Improving technology to deal with regulatory change is high on everyone’s agenda across all asset classes, but to what extent will the impact be felt in equities?
When thinking about equity trading, MiFID II is probably the first thing that comes to mind, but this is mainly a sell-side concern.
For buy-side firms, the current trading environment, characterised by low volumes across fragmented markets and dwindling commissions, requires a reassessment of where they should direct their orders and overall spending.
Having less commission to play with means the buy-side will have to exercise a greater degree of scrutiny when deciding who to trade with. Budgets may be falling across the industry, but spending now may yield long-term efficiency gains.
What tools do institutional investors need to improve efficiency?
The focus here should be on transaction cost analysis (TCA) and management of commission sharing arrangements (CSAs).
Regarding TCA, having enough quantitative data to assess execution performance will allow the buy-side to make a better assessment of the brokers and venues that are delivering the best results, as well as reminding counterparts that their performance is being constantly monitored.
By making greater use of CSAs and related broker voting technology, buy-side traders will be able to split commissions between execution and research providers more accurately, reflecting the value they are getting from the sell-side and hopefully reducing bills too.
And all this before we’ve even considered the potential investment that may be required from MiFID II?
MiFID II won’t be as cost-intensive as the first version, but will require brokers to reinvest, or risk being left behind.
The provision of electronic execution tools skyrocketed since MiFID was first introduced in 2007 and the asset class is now considered to be the most advanced from an execution standpoint.
Interesting to note that the European Commission, in its initial October draft of MiFID II, placed the total costs of complying with the updated directive at between €824 million – €1.32 billion, which it said were far less than the costs associated with the original legislation.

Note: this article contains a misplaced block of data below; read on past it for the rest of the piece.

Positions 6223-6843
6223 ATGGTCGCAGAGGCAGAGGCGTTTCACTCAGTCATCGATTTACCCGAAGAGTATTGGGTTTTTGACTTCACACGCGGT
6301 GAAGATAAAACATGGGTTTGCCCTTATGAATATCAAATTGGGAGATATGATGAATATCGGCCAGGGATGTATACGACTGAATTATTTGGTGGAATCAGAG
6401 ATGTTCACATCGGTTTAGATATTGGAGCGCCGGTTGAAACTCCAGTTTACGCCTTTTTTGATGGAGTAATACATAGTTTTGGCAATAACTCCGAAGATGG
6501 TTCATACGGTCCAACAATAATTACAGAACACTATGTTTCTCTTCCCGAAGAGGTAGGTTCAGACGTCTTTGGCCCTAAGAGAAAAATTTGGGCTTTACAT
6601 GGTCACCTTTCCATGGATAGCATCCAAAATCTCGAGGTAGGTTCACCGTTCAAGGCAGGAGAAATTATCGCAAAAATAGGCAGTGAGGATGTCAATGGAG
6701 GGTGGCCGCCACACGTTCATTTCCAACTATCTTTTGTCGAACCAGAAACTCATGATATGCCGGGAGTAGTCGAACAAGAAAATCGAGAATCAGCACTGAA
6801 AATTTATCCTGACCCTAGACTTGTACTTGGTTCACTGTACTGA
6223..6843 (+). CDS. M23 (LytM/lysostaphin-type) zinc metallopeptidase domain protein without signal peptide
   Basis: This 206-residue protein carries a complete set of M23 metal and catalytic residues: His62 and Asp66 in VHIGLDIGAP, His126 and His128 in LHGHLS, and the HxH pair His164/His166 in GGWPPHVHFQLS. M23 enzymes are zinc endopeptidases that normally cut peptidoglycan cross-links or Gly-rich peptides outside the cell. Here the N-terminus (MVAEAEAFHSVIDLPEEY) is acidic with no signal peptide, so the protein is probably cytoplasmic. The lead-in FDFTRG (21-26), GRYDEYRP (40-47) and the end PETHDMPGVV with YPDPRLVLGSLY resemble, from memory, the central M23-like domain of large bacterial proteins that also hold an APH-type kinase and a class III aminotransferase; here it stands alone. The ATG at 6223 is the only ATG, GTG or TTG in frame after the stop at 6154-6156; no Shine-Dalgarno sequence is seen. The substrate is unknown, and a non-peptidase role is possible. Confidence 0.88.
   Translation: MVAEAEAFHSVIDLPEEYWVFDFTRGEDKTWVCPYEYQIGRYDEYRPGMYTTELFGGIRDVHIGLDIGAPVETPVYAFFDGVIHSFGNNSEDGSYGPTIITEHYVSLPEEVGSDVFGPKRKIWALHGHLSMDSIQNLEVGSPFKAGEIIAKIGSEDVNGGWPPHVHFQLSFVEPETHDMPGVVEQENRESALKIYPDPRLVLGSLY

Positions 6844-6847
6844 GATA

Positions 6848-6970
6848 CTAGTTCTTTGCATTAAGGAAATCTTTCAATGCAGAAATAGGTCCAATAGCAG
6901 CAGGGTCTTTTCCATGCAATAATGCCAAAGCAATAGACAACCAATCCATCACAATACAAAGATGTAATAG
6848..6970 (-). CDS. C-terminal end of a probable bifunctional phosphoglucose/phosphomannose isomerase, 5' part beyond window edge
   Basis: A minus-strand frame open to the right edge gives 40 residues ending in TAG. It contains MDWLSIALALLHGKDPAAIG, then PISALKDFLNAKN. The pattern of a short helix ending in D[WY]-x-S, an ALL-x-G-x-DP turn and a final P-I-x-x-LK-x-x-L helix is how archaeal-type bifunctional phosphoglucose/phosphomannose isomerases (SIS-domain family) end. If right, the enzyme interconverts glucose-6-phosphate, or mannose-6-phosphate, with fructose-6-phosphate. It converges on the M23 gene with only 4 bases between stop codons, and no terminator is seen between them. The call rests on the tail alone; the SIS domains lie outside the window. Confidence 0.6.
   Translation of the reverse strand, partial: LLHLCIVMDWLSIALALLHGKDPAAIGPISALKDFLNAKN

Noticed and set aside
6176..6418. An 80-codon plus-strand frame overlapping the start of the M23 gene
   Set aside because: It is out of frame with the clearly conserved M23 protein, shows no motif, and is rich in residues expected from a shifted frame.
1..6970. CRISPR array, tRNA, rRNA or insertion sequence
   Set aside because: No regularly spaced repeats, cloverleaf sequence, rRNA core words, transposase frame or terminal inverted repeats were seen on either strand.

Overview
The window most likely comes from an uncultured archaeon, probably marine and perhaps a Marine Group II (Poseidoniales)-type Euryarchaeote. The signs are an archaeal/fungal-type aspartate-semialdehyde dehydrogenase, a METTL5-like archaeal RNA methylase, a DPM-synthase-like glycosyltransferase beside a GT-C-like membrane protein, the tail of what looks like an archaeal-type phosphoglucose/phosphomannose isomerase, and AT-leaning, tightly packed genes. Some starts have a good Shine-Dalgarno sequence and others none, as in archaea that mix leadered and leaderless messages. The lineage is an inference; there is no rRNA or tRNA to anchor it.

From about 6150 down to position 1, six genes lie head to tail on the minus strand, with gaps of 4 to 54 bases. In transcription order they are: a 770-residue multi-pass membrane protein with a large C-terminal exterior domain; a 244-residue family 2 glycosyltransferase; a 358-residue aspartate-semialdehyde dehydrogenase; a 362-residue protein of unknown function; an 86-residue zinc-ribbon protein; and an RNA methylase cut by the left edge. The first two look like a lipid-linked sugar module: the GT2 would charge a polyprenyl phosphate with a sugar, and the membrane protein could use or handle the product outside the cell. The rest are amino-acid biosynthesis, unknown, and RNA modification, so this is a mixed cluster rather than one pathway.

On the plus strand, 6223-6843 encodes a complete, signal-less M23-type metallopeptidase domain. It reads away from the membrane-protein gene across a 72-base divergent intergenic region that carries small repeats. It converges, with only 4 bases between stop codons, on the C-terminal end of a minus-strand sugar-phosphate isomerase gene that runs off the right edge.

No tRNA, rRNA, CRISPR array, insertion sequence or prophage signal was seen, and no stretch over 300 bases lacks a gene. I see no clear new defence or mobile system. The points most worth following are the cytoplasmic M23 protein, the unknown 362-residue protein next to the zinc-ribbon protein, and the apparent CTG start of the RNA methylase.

Where are the most significant costs of MiFID II likely to fall?
Taking into account the European Commission’s original draft and the first round of amends submitted by Parliament, operators of dark pools and providers of algorithms – basically the sell-side – could face added costs.
A particularly contentious debate is the tightening of the rules governing broker crossing networks (BCNs), with some market participants arguing for a regulatory framework that is closer to other types of trading venue. The Commission used MiFID II to create a new regulatory framework for BCNs, termed the organised trading facility (OTF).
Those brokers that find the OTF requirements do no match up with the service they want to provide – such as the current proposal to prohibit in-house flow in BCNs – may have to launch a separate multilateral trading facility or systematic internaliser, adding substantial costs.
The further fragmentation of dark pools is largely expected by the industry, with an increasing number of companies – such as Cinnober, Forum Trading Solutions and Quote MTF – punting technology that supports MiFID II-compliant trading venues.
More trading venues also means more investment in technology that optimally sources liquidity across the different types of markets, adding further cost for brokers and their clients.
This sounds like it could cost brokers quite a bit. How do potential new rules on algorithms compare?
MiFID II, combined with recent guidance from the European Securities and Markets Authority (ESMA), will require brokers and trading venues to install better oversight and risk controls. The overhaul of surveillance systems to help brokers comply with the ESMA guidelines will require brokers to fork out €113 million this year alone, according to estimates from TABB Group.
Does MiFID have a buy-side impact?
One cost for the buy-side will come when the industry finally solves the long-running problems of the consolidated tape for equities.
MiFID II currently favours a commercial approach to the creation of a consolidated tape, allowing multiple providers to compete based on pre-defined data standards. The tape has always been seen a must-have, rather than a nice-to-have, by most buy-side firms that want a better idea of how trading occurs across fragmented stocks.
But a number of the MiFID II proposals related to its formation, such as ensuring exchanges do not overcharge for their data, are positive for the buy-side and are likely to make what most see as a necessary utility for equities trading as cost efficient as possible.
Moreover, the longer-term benefits of the consolidated tape with outweigh the short-term costs, as the buy-side will have a tool that helps them to better seek best execution and monitor broker performance.